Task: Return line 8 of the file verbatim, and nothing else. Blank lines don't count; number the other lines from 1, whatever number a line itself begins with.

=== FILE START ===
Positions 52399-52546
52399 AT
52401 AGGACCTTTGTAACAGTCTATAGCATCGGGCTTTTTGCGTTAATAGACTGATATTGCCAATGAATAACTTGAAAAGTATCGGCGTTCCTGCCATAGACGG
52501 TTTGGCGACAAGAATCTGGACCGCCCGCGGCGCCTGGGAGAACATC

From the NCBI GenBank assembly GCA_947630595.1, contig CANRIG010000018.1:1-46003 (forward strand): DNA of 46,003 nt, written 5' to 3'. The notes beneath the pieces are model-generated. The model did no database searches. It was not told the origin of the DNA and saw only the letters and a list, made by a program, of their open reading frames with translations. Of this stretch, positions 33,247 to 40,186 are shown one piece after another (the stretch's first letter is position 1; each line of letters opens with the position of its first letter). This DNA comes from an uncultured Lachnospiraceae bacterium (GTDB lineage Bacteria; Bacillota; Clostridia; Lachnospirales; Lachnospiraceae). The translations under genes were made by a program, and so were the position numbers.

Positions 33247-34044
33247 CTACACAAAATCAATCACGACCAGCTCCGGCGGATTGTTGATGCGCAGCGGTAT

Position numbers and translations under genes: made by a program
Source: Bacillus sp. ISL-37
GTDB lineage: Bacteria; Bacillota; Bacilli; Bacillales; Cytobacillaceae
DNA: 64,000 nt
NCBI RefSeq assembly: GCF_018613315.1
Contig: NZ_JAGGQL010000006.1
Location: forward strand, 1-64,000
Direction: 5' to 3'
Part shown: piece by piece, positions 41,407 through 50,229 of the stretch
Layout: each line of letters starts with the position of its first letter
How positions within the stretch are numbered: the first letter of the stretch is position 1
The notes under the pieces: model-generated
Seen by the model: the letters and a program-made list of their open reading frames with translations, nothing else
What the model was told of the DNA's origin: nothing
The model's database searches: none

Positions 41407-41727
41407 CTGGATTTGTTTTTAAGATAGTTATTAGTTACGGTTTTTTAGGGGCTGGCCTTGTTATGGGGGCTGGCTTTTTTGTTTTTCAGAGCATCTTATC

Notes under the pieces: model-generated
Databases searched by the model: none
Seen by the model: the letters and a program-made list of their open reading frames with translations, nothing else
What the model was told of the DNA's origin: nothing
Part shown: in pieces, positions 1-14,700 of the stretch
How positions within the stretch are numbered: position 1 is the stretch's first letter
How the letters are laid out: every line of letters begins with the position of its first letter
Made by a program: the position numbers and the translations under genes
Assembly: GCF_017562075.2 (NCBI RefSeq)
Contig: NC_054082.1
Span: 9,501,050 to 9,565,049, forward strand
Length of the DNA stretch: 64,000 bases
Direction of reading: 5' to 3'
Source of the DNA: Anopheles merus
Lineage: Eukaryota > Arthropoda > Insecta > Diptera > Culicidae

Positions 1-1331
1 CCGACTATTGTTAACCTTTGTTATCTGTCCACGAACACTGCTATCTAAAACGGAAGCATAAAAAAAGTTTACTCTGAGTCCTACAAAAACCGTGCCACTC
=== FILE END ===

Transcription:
Position numbers and translations under genes: made by a program